The Cauliflower Fungus (Sparassis crispa) is a parasitic species of fungus in the family Sparassidaceae, whose large ocher-yellowish fruiting body is edible and with its curly branches resembles a bath sponge.
Sparassis crispa fructifies at the base of trunks or on stumps of conifers, especially Scots pine. Sporadically it has also been found on other pine species, larch, spruce and Douglas fir. Fruiting body spurts may emerge several years in a row in almost the same location. The fungus can occur with its host trees on a wide variety of soil types, but these must not be too dry or too wet.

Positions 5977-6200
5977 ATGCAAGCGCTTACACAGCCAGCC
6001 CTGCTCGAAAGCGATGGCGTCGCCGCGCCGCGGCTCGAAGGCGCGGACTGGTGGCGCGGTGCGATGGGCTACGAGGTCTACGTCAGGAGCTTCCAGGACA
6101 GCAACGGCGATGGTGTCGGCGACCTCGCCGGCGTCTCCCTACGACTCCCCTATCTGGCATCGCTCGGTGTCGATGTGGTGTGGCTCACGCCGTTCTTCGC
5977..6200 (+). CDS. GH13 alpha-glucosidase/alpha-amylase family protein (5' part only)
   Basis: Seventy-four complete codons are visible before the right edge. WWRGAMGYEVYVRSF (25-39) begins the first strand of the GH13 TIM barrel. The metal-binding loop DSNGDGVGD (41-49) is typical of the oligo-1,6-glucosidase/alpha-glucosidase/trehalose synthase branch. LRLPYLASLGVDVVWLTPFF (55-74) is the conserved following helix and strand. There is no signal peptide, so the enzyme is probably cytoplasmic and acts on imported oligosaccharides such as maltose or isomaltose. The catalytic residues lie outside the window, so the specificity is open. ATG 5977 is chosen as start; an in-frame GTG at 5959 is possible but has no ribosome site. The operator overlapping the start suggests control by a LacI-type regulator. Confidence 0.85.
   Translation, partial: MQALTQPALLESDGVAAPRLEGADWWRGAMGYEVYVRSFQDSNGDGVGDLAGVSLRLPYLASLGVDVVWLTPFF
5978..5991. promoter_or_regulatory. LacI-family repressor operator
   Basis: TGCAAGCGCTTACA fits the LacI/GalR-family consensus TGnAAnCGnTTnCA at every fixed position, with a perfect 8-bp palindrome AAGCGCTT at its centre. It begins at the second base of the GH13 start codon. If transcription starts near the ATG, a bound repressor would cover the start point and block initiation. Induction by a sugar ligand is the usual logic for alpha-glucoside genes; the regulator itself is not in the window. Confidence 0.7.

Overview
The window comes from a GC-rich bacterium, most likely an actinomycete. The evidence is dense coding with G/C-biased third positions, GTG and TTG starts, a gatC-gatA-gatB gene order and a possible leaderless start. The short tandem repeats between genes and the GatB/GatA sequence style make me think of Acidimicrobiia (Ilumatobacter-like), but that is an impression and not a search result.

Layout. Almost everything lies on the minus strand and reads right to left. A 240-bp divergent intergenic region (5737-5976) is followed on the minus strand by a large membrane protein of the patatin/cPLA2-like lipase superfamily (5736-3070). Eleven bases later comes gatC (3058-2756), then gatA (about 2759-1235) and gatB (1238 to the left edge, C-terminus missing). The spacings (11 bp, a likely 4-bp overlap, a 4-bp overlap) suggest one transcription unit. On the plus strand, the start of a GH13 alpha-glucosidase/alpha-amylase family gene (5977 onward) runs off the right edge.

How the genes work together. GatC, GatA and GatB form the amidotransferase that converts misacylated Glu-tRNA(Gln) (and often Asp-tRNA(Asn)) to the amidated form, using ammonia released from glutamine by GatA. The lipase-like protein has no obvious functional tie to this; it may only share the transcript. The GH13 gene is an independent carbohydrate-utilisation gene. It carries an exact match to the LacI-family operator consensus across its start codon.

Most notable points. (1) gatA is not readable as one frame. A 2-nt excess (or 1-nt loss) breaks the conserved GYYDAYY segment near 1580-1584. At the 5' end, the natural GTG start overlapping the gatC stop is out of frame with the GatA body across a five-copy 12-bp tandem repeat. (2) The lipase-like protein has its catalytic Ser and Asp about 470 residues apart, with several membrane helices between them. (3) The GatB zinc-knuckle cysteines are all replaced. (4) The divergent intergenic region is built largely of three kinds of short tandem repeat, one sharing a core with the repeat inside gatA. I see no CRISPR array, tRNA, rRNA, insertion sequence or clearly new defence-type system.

Fruiting bodies appear from July to December, with a distinct maximum in September and October.
A native large porling, common throughout Europe and the Northern Hemisphere. It is considered a dangerous forest pest that causes brown rot. However, when incultivated, it is not noticeable, the mycelium and spent substrates remain white. Sparassis crispa can change its parasitic way of life to saprobiontic and is therefore cultivable.